Humans are social creatures. Deprived of connection, we can become anxious and depressed. And of course, there is the fear and uncertainty of a global pandemic. Plus disruption to some (or all) of your regular routine.
So, once a day, ask yourself:
- Am I sleeping way more or way less than usual? (or way weirder)
- Is my temper shorter than normal?
- Do I feel on edge (you do), and how am I dealing with it?
- Am I obsessing over the news?
- Have I prepped like the world as we know it will be eaten by zombies tonight? (count the rolls of toilet paper)
- Am I having difficulty focusing? (even when the kids aren’t melting down) Do I not enjoy things I usually love?
If you start getting a lot of yeses, chances are the isolation and stress are having an effect on your mental health. Incidentally, if you have already painted a hand on a volleyball and given it a name, you can disregard the questions. Go directly to counseling, do not pass go, do not collect $200.
I am not a mental health professional. I see a couple of those; they are great; if you are overwhelmed or struggling with thoughts of self-harm, please make an appointment with one. But for those who get a bit down or stir crazy from isolation, I can offer a little guidance from my own journey with anxiety and depression.
Fight back like Johnny Karate
(Johnny Karate is the kids’ performer alter-ego of Andy Dwyer (Christ Pratt) from later seasons of Parks and Recreation. His show is featured in a BRILLIANT episode in the last season. If you do nothing else, watch that, it will make you smile)
Johnny teaches us that we should do 5 things every day:
Cook a meal, create a photo collage, decorate your window, find a creative outlet. It doesn’t have to be perfect, or ever seen by other people. Crafting things with our hands grounds us in our body and helps us focus on something other than anxiety.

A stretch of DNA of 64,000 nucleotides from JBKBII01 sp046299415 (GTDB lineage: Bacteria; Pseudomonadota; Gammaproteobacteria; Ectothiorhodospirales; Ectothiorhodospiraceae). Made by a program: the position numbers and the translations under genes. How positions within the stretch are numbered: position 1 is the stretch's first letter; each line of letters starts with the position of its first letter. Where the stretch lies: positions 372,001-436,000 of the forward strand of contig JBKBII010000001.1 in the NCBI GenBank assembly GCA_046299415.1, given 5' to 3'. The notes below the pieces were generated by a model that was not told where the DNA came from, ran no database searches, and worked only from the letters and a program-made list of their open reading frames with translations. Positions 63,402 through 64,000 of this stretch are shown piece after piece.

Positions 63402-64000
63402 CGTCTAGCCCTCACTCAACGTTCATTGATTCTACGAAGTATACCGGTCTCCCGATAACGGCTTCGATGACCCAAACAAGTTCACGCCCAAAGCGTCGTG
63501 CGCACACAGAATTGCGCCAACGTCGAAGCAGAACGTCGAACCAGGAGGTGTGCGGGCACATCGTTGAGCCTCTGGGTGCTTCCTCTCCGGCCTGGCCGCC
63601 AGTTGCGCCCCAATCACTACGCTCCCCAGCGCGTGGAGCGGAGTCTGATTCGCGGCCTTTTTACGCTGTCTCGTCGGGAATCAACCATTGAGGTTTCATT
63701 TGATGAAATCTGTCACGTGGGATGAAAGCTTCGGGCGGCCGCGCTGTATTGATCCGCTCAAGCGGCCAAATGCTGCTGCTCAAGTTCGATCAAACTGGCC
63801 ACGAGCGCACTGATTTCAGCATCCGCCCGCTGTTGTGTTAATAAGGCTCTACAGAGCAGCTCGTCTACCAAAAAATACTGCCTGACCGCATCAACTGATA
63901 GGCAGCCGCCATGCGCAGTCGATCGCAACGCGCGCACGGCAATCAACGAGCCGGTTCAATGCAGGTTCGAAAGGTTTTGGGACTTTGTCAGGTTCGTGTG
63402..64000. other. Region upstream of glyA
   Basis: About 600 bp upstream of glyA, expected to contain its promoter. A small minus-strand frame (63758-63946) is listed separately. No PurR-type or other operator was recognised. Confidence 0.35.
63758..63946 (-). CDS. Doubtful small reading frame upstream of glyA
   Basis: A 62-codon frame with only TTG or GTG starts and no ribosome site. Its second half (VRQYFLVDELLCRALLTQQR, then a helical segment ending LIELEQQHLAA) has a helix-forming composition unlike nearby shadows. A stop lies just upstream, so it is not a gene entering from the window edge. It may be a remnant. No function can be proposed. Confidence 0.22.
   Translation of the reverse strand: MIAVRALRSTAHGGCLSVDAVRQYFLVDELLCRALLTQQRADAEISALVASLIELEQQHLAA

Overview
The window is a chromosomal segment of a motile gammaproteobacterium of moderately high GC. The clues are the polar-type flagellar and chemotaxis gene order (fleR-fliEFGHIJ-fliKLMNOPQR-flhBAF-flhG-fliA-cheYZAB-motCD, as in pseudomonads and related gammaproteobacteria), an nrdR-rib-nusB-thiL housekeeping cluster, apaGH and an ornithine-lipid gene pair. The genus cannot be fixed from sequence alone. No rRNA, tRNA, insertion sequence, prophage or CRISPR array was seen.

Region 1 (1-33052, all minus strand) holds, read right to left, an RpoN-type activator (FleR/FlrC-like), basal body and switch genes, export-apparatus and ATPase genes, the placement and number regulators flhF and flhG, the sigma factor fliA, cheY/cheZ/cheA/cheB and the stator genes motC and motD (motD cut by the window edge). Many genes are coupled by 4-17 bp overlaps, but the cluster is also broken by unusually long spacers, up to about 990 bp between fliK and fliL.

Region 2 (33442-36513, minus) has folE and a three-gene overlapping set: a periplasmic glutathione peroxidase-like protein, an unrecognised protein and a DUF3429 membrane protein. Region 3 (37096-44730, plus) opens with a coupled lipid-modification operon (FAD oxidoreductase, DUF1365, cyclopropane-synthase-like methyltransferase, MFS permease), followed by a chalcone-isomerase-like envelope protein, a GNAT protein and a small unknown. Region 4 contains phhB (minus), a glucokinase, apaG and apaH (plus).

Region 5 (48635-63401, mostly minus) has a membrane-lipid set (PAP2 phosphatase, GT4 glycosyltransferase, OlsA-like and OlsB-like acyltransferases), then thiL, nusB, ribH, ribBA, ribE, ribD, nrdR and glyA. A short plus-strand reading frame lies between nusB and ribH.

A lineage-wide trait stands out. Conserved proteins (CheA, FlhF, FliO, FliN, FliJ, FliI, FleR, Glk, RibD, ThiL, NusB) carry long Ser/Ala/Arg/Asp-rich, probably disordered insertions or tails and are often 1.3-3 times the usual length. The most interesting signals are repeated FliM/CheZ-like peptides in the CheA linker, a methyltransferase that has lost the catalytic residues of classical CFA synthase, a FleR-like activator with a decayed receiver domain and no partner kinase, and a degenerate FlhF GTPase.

Give your brain a chance to play. Watching one more news story or reading one more post won’t make you feel better. Instead, take advantage of the great free courses and museum tours online. Read a book about a topic you love or have always found fascinating. Seek wisdom, truth, and beauty. Your mind and soul need them.
Karate chop something
For kids (or super frustrated grown-ups), this could be literal; but stick to pillows and punching bags, please. However, it can mean get something accomplished. Finish a project, especially one that’s been hanging around. Got a closet that attacks every time you open it? Karate chop with organization. Flower beds looking like weed farms? Karate chop yard work. Finishing stuff releases dopamine, and dopamine is awesome.
Try something new
Working and playing and everythinging at home can make your world feel like its shrinking. Open up some horizons by trying new recipes, picking up a hobby, or intentionally learning something new. Turn dinner into Chopped, rearrange furniture, learn tik tok. Anything to break routine.
Anxious energy could become a beloved new hobby.
Be nice to someone
We all need some extra kindness right now. We all need a positive connection right now. Set aside time every day to reach out and say something encouraging, supportive, and caring to another human. And then just listen; kindness can unlock many places in the heart.
The Johnny Karate method sounds simple and a little silly. That’s the point. If you are not overloaded right now, someone around you is. We’re all swimming through mud. We don’t know for how long. Give anxiety, grief, and sadness space in your day, but also look for light and hope. So embrace the simple and the silly. Those are usually the places God shows up. Take a break every day because you need it.
Stay healthy, friends. Trust Jesus. And wash your hands.